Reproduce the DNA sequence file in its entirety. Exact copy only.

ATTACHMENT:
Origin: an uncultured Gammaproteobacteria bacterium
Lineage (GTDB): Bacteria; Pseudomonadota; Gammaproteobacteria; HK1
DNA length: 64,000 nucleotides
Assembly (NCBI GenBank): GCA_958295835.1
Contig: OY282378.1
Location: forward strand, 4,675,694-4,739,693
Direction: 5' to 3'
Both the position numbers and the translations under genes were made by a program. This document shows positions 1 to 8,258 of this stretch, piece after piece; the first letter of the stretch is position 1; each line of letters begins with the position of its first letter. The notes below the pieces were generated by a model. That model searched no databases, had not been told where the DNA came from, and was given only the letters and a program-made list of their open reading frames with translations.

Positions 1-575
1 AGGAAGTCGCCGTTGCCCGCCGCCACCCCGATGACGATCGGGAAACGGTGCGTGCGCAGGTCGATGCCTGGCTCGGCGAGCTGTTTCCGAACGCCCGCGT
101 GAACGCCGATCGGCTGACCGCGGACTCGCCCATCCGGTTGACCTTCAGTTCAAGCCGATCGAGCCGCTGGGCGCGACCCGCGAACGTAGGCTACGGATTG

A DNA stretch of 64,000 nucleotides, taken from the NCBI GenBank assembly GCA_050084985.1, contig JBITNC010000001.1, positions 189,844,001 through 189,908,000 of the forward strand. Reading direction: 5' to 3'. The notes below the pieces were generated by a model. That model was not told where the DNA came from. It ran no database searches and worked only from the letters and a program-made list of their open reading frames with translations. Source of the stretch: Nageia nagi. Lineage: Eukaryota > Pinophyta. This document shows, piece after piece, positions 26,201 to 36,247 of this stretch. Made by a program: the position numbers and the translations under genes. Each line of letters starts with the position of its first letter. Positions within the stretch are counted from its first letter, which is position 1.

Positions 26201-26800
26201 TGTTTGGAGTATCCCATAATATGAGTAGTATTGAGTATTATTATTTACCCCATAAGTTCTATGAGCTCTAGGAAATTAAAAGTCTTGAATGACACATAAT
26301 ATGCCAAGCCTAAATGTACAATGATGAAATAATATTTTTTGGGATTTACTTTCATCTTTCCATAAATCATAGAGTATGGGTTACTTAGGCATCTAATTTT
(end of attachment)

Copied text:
Origin: an uncultured Gammaproteobacteria bacterium
Lineage (GTDB): Bacteria; Pseudomonadota; Gammaproteobacteria; HK1
DNA length: 64,000 nucleotides
Assembly (NCBI GenBank): GCA_958295835.1
Contig: OY282378.1
Location: forward strand, 4,675,694-4,739,693
Direction: 5' to 3'
Both the position numbers and the translations under genes were made by a program. This document shows positions 1 to 8,258 of this stretch, piece after piece; the first letter of the stretch is position 1; each line of letters begins with the position of its first letter. The notes below the pieces were generated by a model. That model searched no databases, had not been told where the DNA came from, and was given only the letters and a program-made list of their open reading frames with translations.

Positions 1-575
1 AGGAAGTCGCCGTTGCCCGCCGCCACCCCGATGACGATCGGGAAACGGTGCGTGCGCAGGTCGATGCCTGGCTCGGCGAGCTGTTTCCGAACGCCCGCGT
101 GAACGCCGATCGGCTGACCGCGGACTCGCCCATCCGGTTGACCTTCAGTTCAAGCCGATCGAGCCGCTGGGCGCGACCCGCGAACGTAGGCTACGGATTG

A DNA stretch of 64,000 nucleotides, taken from the NCBI GenBank assembly GCA_050084985.1, contig JBITNC010000001.1, positions 189,844,001 through 189,908,000 of the forward strand. Reading direction: 5' to 3'. The notes below the pieces were generated by a model. That model was not told where the DNA came from. It ran no database searches and worked only from the letters and a program-made list of their open reading frames with translations. Source of the stretch: Nageia nagi. Lineage: Eukaryota > Pinophyta. This document shows, piece after piece, positions 26,201 to 36,247 of this stretch. Made by a program: the position numbers and the translations under genes. Each line of letters starts with the position of its first letter. Positions within the stretch are counted from its first letter, which is position 1.

Positions 26201-26800
26201 TGTTTGGAGTATCCCATAATATGAGTAGTATTGAGTATTATTATTTACCCCATAAGTTCTATGAGCTCTAGGAAATTAAAAGTCTTGAATGACACATAAT
26301 ATGCCAAGCCTAAATGTACAATGATGAAATAATATTTTTTGGGATTTACTTTCATCTTTCCATAAATCATAGAGTATGGGTTACTTAGGCATCTAATTTT